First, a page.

Good Reads: Staff Picks for All Moods and Interests
What’s your favorite book?
It seems like an innocuous question. In essence, it’s no different than inquiring about a favorite movie or ice cream flavor. It’s interesting, then, that when I ask the average American adult in 2017 to name theirs, I’m often met with an expression that I can only describe as a deer in after-market high beams. It’s as if I’ve instead asked how many Ikea Söderhamn sofas can fit inside of the Empire State Building if Tetris strategies were applied.
A 2015 study by the National Endowment for the Arts revealed that a mere 43 percent of American adults read any work of literature—novels, short stories, poems, or plays in print or online—from 2014 to 2015. Not only is that figure the lowest that it has ever been, but it means that, statistically, more than half of the people whom you know or will meet haven’t read anything more than a news story or Instagram caption in 365 days.
Has our preferred method of media consumption shifted so much in the digital age that books no longer have a place on our shelves? They certainly should: research indicates that the benefits of reading literature for pleasure include increasing social capital at all ages as well as a reduction of depression and dementia symptoms as an adult.
Perhaps we should all resolve to read more this year. Whether you’re an avid bookworm looking for a new title or you want to ease back into reading with an illustrated work, classic, or contemporary bestseller, here are a few book recommendations from around the office.
A Dog’s Purpose by W. Bruce Cameron
Melissa Lascala, Graphic Designer
WHAT IT’S ABOUT: This is the remarkable story of one endearing dog’s search for his purpose over the course of several lives.
SHE SAYS: “Being a dog lover, I could totally relate to this book. I laughed, I cried, I smiled—I loved it.”
The Dot and the Line by Norton Juster
Scott Westgate, Creative Director
WHAT IT’S ABOUT: The story details a straight line who is hopelessly in love with a dot. The dot, finding the line to be stiff, dull, and conventional, turns her affections toward a wild and unkempt squiggle.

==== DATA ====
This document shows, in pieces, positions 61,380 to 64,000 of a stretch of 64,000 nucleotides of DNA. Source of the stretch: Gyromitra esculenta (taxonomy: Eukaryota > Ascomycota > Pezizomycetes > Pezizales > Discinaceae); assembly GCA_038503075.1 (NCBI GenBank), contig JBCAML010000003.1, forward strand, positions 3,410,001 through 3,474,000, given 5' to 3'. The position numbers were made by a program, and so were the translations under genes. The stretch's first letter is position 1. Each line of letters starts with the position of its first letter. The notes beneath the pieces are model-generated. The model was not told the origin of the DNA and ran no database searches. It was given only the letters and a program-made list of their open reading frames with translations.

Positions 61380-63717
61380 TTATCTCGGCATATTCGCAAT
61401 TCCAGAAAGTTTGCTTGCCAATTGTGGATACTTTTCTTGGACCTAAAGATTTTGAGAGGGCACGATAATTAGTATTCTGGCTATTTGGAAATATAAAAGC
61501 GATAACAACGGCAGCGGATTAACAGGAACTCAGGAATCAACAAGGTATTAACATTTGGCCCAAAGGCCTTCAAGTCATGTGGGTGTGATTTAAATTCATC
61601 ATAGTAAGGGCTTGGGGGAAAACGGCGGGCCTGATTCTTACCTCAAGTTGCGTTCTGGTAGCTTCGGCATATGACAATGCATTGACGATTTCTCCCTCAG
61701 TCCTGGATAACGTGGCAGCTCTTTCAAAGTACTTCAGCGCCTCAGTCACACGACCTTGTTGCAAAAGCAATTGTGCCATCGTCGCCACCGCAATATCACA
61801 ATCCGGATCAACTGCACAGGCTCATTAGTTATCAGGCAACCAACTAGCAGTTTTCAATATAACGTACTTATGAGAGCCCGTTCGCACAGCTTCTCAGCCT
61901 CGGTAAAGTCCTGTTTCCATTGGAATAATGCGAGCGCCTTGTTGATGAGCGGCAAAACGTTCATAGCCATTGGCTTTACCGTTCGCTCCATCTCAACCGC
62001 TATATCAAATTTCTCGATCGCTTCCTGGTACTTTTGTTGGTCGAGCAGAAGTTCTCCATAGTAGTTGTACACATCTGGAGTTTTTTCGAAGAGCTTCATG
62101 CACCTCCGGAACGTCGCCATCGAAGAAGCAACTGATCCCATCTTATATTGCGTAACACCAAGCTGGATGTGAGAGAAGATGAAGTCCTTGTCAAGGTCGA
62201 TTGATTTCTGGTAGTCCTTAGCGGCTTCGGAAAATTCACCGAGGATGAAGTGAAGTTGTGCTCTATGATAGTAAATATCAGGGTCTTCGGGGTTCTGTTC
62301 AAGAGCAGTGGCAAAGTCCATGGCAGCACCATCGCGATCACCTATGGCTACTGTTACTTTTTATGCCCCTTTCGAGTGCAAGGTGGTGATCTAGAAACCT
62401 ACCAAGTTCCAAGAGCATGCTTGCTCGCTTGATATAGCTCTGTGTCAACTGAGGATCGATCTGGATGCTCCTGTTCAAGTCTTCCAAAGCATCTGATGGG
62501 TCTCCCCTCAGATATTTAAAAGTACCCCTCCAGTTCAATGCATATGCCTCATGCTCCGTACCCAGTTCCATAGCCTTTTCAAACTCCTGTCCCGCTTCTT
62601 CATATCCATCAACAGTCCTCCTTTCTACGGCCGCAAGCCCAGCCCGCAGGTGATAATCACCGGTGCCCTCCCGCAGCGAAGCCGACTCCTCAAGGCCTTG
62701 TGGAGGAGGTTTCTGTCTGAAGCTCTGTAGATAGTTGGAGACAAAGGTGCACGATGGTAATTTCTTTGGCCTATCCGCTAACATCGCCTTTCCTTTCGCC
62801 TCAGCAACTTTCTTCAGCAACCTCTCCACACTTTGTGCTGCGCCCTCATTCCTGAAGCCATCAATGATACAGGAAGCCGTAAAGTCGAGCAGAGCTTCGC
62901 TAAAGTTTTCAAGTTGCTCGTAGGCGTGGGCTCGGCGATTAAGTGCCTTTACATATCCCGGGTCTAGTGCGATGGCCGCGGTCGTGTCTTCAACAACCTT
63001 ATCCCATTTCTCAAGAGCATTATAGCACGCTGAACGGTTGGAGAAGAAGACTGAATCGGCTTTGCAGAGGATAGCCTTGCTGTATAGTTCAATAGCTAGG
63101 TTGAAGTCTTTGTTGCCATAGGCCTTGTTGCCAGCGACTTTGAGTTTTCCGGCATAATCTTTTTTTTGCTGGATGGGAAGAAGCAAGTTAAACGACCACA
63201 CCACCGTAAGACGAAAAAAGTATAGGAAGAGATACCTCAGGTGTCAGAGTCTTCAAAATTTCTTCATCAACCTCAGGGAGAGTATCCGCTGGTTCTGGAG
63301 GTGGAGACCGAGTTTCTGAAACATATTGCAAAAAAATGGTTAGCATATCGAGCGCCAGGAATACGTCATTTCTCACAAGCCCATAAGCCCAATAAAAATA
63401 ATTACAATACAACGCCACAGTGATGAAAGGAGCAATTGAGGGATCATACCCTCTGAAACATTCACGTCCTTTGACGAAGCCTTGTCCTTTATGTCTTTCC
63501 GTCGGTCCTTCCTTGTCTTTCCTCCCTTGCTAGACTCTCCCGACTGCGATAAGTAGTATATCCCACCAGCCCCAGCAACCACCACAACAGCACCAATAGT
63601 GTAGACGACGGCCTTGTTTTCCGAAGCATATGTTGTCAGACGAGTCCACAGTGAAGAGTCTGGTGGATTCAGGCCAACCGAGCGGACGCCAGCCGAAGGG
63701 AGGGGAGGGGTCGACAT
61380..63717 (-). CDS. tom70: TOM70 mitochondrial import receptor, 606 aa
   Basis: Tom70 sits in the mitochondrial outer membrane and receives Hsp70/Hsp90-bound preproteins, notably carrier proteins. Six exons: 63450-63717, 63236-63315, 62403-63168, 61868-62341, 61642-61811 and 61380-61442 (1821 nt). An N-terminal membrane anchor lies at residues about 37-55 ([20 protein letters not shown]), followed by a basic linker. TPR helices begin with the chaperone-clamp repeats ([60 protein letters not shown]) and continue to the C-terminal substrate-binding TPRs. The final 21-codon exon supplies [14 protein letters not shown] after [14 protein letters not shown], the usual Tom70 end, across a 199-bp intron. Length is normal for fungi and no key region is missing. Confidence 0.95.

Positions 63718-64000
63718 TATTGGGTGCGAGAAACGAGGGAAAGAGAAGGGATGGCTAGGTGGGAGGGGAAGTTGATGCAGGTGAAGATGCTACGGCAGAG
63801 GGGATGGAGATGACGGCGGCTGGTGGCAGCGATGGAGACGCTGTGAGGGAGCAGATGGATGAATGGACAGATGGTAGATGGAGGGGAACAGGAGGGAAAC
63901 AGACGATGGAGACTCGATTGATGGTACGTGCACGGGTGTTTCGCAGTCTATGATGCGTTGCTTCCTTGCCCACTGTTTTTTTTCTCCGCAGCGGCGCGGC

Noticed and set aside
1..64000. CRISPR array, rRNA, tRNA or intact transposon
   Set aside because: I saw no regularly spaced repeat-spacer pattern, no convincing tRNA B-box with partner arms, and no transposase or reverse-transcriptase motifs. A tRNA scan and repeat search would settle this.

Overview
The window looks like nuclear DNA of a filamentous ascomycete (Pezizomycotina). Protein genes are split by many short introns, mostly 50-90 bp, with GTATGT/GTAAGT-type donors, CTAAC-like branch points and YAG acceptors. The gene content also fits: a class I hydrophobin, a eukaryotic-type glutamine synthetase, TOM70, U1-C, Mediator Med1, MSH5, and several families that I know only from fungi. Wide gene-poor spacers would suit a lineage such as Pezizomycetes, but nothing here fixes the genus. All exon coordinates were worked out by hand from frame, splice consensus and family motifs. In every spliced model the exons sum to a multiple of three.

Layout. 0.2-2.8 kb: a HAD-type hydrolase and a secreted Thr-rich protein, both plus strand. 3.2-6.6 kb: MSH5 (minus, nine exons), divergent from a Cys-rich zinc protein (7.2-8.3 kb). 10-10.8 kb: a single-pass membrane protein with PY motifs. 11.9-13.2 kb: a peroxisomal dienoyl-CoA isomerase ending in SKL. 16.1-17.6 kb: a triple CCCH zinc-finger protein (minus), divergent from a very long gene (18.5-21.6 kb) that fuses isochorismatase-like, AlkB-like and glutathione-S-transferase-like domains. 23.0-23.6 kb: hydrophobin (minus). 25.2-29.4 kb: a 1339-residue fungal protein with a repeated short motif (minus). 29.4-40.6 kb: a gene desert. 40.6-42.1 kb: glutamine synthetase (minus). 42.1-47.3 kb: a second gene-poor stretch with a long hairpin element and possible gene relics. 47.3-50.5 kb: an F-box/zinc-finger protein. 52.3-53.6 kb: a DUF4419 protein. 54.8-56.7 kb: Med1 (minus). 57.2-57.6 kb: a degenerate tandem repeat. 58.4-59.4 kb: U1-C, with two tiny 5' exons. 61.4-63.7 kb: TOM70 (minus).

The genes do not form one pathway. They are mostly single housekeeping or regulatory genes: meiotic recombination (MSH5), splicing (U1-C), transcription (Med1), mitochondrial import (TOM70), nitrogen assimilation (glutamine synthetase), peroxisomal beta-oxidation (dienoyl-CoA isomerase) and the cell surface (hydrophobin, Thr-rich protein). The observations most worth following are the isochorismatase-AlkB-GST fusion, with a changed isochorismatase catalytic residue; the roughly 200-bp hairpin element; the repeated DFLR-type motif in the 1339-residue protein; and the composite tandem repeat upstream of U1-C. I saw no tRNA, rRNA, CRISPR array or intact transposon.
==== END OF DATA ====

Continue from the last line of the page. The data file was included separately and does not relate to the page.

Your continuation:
HE SAYS: “It’s a beautifully illustrated and simplified love story about not giving up and going after what you want. It exemplifies the phrase ‘It ain’t what you got. It’s what you make.’”
Wonder by Raquel J. Palacio
Amy Hines, Editor
WHAT IT’S ABOUT: August Pullman was born with a facial deformity that prevented him from going to a mainstream school—until now.
SHE SAYS: “It’s a funny and uplifting literary sliver of optimism with a fresh commentary on inner beauty that was an awesome lesson for my kids.”
The Catcher in the Rye by J.D. Salinger
David Karner, Sales Representative
WHAT IT’S ABOUT: A young man in the 1950s narrates events that place in the few days between the end of the fall school term and Christmas.
HE SAYS: “It had a great impact on me at a young age. We all have a little Holden Caulfield in our systems at some time throughout life’s journey.”
Outliers: The Story of Success
by Malcolm Gladwell
Matthew McLaughlin, President
WHAT IT’S ABOUT: Malcom Gladwell examines the factors that contribute to high levels of success in this non-fiction book.
HE SAYS: “It’s fascinating to discover the relationships between things that don’t appear to be related.”
Harry Potter (series) by J.K. Rowling
Max Kaczynski, Account Manager
WHAT IT’S ABOUT: The adventures of Harry Potter, a boy who learns on his eleventh birthday that he is the orphaned son of two powerful wizards and possesses unique magical powers of his own.
HE SAYS: “Whenever I want to step away and enter a new world, this is the book that lets me do it. It’s just fun to read, and it lets my imagination run wild.”